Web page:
I just laid all of that baggage down and made an agreement with myself to acknowledge that I was sick and overweight. Not by a lot — 30 pounds or so — but enough that it was affecting my energy and my self-esteem. I was sick with something (I wasn’t sure exactly what) but all signs pointed to the possibility of diabetes: increased thirst and frequent urination, frequent colds and flu, slow-healing cuts, constant exhaustion, fluctuating weight, and more. Those are just some of the tell-tale signs of diabetes type 2 or prediabetes. I had all of them. I also knew I was genetically predisposed to the condition. And while I knew this, it still took six months for me to begin the process of testing and blood work (which happened over the course of yet more months). I wasn’t surprised with the results.
My blood glucose tests were high, even though I hadn’t eaten refined sugar in at least two years and ate a relatively healthy, low-carb diet. We prepare our meals from scratch and don’t consume a lot of boxed foods. So what was I doing wrong? Nothing, really. When one is genetically predisposed out the yin yang, weight and diet aren’t the only factor. So I spoke to some more experts and did a lot of my own research. What I found was the that the hunter-gatherer diet of my ancestors, which many of you know as the Palaeolithic diet, has been shown to be an optimal one for reversing the onset of diabetes. So I made the switch. Even though my diet had been a relatively healthy one for years (much different from my wayward youth of self-medicating with drugs, alcohol, and junk food), it wasn’t enough.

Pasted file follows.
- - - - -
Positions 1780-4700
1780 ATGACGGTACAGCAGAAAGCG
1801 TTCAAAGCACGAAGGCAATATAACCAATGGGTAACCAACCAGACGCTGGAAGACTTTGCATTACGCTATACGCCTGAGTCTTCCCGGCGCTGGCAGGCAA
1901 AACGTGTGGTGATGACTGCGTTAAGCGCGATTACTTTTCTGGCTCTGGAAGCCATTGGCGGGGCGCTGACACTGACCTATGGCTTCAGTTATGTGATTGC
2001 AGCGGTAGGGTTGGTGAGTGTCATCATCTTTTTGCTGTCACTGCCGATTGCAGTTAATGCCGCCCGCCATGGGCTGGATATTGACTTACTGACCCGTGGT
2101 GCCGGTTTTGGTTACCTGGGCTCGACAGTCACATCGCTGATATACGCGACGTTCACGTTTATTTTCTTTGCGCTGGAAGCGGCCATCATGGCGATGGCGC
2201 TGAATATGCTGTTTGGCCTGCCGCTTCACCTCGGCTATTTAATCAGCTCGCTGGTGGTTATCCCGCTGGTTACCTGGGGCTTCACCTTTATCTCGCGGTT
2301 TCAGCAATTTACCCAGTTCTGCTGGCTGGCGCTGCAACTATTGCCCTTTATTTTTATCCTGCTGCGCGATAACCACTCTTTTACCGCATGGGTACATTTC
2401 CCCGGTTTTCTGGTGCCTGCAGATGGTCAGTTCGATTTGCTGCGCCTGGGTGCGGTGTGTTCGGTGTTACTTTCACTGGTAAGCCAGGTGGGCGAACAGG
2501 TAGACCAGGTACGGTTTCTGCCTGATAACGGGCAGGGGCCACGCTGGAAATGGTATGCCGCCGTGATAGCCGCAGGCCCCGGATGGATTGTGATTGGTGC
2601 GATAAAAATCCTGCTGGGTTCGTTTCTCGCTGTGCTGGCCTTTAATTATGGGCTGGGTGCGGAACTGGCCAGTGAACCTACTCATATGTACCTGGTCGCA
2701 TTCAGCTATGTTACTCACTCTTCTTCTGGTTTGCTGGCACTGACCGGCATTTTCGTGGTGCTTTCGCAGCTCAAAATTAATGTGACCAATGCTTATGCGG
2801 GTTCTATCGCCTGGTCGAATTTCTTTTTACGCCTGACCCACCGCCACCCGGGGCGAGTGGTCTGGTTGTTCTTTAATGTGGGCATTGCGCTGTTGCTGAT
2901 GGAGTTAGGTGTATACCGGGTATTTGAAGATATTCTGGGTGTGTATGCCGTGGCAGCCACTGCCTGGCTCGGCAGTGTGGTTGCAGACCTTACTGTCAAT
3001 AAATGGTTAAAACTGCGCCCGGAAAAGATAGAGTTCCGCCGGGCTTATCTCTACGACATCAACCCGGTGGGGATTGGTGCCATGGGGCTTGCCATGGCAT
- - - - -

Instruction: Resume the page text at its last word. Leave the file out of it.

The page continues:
I needed to make a big lifestyle and dietary change if I was going to be able to reverse (or at least prolong a diabetes diagnosis.) Switching to the Paleolithic diet has proven to be beneficial in keeping my blood sugar down like no other diet I’ve tried, and as a result my future doesn’t have to include having type 1 or 2 diabetes. I don’t even like calling it a diet. It’s a new way of eating whole, unprocessed foods. No grains, wheat, gluten, dairy, refined sugar, legumes, artificial ingredients, hydrogenated oils, junk food, fast food, white potatoes, pseudo grains, none of it! While the grain and other high-carb cravings were hard at first, the way I feel makes it worth it. And I still eat, boy do I ever. Lots of wild fish, meat, vegetables, seeds, nuts, water and tea. But almost everything is made from scratch.